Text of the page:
site, 20 products for each remanufacturing subcontractors and 1200, 1500, 800,
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Proceedings of 7th Annual American Business Research Conference
23 - 24 July 2015, Sheraton LaGuardia East Hotel, New York, USA
ISBN: 978-1-922069-79-5
1000 parts for each refurbishing site. The upper bound of returned products is
assumed 60 units for each type. Each supplier can deliver 80, 300, 250, 400, 150
parts of all types, respectively.
Table 1: The BOM of products
Product
1
Product
2
Product
3
Part
1
Part
2
Part
3
Part
4
Part
5
4
3
0
2
1
0
2
5
0
0
1
4
0
3
0
We have utilized goal programming method to solve the multi-objective model.
Hence, we solve the single objective model for each objective function separately to
achieve a goal for the linear goal programming. Table .2 indicates some information
about the described models.
The results are shown in Table .3; it indicates the number of purchased parts directly
from the supplier. The remaining required parts must be covered from reverse
logistic loop. Table .4 shows the number of returned and disassembled and
outsourced products. Tables 5 and 6 illustrate the number of parts received from
each subcontractor and refurbishing site respectively.
Table 2: Solving time, memory used, number of iteration and objective
function value
π‘Ήπ‘­π‘·π’‚π’“π’•π’ŠπŸ π‘Ήπ‘­π‘·π’‚π’“π’•π’ŠπŸ π‘Ήπ‘­π‘·π’‚π’“π’•π’ŠπŸ‘ π‘Ήπ‘­π‘·π’‚π’“π’•π’ŠπŸ’
Part
0
0
0
0
1
Part
35
0
0
0
2
Part
0
0
0
0
3
Part
0
0
23
0
4
Part
4
0
0
7
5
8
Proceedings of 7th Annual American Business Research Conference
23 - 24 July 2015, Sheraton LaGuardia East Hotel, New York, USA
ISBN: 978-1-922069-79-5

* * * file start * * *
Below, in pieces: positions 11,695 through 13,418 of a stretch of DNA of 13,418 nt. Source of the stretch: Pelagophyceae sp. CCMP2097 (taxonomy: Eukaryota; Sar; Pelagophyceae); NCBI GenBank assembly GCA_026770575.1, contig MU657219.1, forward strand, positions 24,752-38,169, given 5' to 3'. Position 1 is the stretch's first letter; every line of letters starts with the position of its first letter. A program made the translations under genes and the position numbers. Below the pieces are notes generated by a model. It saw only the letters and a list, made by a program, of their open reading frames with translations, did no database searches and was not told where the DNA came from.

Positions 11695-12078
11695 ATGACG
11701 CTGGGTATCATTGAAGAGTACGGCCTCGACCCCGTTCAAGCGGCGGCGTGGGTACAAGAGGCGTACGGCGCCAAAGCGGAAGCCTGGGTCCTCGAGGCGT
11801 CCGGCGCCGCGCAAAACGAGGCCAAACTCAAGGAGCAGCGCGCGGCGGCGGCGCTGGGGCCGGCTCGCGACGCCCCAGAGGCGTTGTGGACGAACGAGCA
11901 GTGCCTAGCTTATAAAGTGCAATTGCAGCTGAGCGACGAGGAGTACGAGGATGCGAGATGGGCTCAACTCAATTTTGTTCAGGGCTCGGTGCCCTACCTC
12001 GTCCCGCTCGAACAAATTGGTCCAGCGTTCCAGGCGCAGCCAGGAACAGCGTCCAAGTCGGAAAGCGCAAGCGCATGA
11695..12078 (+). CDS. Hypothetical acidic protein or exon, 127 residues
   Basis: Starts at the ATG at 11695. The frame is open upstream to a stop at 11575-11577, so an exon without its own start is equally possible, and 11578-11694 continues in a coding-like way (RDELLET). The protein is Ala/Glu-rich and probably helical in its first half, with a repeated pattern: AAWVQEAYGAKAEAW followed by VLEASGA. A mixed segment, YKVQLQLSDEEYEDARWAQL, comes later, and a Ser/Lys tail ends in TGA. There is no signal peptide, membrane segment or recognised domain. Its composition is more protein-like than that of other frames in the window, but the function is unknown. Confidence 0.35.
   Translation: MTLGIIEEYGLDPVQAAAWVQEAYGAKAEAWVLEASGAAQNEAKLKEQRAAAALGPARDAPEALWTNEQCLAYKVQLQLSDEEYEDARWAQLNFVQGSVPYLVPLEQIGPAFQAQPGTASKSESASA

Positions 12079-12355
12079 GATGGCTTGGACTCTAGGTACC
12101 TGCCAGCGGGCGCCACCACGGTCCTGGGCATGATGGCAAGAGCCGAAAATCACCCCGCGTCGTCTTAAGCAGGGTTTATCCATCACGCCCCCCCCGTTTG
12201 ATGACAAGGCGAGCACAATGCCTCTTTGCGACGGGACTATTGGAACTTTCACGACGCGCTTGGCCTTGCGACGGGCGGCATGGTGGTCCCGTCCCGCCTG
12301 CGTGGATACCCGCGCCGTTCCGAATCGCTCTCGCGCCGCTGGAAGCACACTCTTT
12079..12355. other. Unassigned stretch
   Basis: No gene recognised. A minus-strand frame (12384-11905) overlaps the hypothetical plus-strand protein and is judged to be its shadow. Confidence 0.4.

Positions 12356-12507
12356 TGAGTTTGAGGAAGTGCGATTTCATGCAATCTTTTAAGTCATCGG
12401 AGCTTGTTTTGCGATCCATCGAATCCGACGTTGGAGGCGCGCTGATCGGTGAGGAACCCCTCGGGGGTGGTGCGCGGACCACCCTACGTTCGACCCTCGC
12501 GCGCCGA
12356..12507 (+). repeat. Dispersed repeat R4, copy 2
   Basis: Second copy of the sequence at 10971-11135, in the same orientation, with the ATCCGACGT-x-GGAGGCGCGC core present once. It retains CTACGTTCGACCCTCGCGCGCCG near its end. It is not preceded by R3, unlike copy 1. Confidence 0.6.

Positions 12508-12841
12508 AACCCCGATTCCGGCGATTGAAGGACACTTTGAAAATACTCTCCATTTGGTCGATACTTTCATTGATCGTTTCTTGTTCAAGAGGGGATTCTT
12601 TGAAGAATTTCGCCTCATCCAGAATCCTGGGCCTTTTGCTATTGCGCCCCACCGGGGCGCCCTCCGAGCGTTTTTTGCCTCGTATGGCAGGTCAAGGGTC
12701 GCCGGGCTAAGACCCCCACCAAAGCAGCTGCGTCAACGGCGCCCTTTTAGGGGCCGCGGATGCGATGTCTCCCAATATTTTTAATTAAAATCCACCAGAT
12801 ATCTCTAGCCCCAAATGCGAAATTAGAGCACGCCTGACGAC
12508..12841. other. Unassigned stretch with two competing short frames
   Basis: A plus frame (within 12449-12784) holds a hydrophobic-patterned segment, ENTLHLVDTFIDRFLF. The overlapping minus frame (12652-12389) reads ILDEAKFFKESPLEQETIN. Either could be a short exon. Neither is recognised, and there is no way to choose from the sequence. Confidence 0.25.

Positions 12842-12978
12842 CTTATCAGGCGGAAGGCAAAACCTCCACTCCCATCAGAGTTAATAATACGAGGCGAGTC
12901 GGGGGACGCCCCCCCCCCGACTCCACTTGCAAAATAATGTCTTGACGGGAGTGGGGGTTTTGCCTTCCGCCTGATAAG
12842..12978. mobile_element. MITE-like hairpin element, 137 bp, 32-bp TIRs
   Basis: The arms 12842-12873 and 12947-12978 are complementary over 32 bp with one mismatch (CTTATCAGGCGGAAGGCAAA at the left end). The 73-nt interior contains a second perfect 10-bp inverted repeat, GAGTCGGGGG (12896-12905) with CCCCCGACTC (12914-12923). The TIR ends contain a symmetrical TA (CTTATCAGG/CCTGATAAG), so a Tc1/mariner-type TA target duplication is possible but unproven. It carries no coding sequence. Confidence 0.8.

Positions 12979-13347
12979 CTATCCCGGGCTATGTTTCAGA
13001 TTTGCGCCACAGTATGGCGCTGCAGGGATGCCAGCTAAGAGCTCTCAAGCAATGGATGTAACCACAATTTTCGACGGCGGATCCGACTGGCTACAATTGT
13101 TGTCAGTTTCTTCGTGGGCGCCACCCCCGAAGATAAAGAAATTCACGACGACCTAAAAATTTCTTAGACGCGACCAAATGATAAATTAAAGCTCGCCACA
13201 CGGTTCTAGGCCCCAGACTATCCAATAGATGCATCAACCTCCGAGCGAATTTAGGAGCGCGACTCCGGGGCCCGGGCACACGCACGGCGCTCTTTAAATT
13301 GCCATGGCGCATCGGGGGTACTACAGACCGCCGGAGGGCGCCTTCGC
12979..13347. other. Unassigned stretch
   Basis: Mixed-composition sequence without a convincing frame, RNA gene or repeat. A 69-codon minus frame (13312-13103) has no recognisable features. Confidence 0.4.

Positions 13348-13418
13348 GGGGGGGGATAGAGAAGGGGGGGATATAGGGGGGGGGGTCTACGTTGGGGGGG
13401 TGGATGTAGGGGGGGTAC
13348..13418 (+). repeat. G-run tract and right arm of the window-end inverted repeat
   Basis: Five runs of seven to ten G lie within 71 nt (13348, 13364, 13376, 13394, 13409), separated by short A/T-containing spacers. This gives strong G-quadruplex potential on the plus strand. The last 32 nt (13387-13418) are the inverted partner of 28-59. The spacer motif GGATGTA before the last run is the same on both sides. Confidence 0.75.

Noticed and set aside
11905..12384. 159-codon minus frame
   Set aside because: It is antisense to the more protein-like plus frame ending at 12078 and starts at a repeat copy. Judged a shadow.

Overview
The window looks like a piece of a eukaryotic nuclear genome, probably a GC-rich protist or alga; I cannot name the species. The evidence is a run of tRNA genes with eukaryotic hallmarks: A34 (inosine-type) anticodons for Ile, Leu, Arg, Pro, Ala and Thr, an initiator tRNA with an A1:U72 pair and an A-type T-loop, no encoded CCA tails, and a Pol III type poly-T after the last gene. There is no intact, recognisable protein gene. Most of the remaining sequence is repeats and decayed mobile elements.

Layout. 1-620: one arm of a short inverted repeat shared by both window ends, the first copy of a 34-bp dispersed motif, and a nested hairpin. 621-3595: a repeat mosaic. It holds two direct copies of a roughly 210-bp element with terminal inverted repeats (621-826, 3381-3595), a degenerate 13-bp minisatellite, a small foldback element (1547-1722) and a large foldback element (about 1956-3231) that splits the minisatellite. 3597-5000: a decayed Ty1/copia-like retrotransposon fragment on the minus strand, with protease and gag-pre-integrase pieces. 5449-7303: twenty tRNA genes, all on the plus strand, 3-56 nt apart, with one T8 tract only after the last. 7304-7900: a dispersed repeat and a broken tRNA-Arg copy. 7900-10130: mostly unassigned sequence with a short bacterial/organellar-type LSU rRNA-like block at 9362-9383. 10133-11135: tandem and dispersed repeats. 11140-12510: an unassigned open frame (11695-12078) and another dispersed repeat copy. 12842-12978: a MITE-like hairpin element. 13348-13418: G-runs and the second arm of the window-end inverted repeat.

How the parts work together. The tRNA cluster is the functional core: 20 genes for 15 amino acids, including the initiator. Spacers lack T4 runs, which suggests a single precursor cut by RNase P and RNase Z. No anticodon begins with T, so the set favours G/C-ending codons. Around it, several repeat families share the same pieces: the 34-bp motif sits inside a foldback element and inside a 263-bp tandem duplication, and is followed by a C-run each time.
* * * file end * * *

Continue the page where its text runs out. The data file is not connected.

Table 3: The number of purchased parts from suppliers
Par
t1
Par
t2
Par
t3
Par
t4
Par
t5
π‘Ίπ‘·π’‚π’“π’•π’ŠπŸπ‘Ίπ‘·π’‚π’“π’•π’ŠπŸ
π‘Ίπ‘·π’‚π’“π’•π’ŠπŸ‘π‘Ίπ‘·π’‚π’“π’•π’ŠπŸ’π‘Ίπ‘·π’‚π’“π’•π’ŠπŸ“
0
0
0
0
0
50
5
170
63
0
0
50
0
150
0
30
299
0
200
100
0
0
0
2
0
Table 4: The number of returned, disassembled, and out-sourced products to
each subcontractor
Produ
ct 1
Produ
ct 2
Produ
ct 3
𝑷𝑹𝒋 π‘«π‘·π‘Ήπ’‹π‘Ήπ‘΄π‘·π‘Ήπ’‹π’Œ 𝑹𝑴𝑷𝑹
;π’Œ
;π’Œ
π’‹π’Œ 𝑹𝑴𝑷𝑹
π’‹π’Œ ; π’Œ
=𝟏
=𝟐
=πŸ‘
5 13
20
4
20
7
0
0
0
0
0
1
6
0
0
16
0
Table 5: The number of parts received from each subcontractor
Par
t1
Par
t2
Par
t3
Par
t4
Par
t5
𝑹𝑴𝑷𝒂𝒓𝒕𝑹𝑴𝑷𝒂𝒓𝒕
𝑹𝑴𝑷𝒂𝒓𝒕
π’ŠπŸ
π’ŠπŸ
π’ŠπŸ‘
0
222
3
236
0
0
0
0
0
0
0
138
0
51
0
9
Proceedings of 7th Annual American Business Research Conference
23 - 24 July 2015, Sheraton LaGuardia East Hotel, New York, USA
ISBN: 978-1-922069-79-5
Table 6: The number of parts received from each refurbishing site
Objec
tive
functi
on
Cost
Gree
n
Relia
bility
Multi
Objec
tive
Iterati
on
4302
42
2103
4773
1021
23
7104
76
Mem
ory
Use
d (K)
62
75
55
71
OFV
Optim
al?
8365.7
20
326.48
42
2572.3
20
170.69
21
Yes
Yes
Yes
Yes
6. Conclusion
In This paper, we proposed a goal programming model for reverse logistics
considering remanufacturing, repairing and recycling. Based on the framework of
green CLSC in this study, a multi-objective integer programming model was
proposed to optimize the performance of supply chain.
First objective function (eq.1) minimizes total cost of covering required parts
including the cost of purchasing parts from suppliers directly, the cost of buying,
holding, disassembling, refurbishing, and remanufacturing used products, the cost of
transportation over the network and the cost of disposing unusable parts. Second
objective (eq.2) forces the manufacturer to cover its demands trough reverse
logistics rather than purchasing new parts from suppliers. Since it tries to maximize
the number of parts from reverse logistics, we called eq.2 as green objective. Third
objective function (eq.3) maximizes the reliability of products whereπœ†π‘–π‘— is proportion
of part 𝑖 on the reliability of product𝑗.
The findings from the model solution indicate that there is an optimal solution for
each facility. Therefore, the results may provide a guideline for companies which are
interested to manage their products according to the reverse logistics system.
10
Proceedings of 7th Annual American Business Research Conference
23 - 24 July 2015, Sheraton LaGuardia East Hotel, New York, USA
ISBN: 978-1-922069-79-5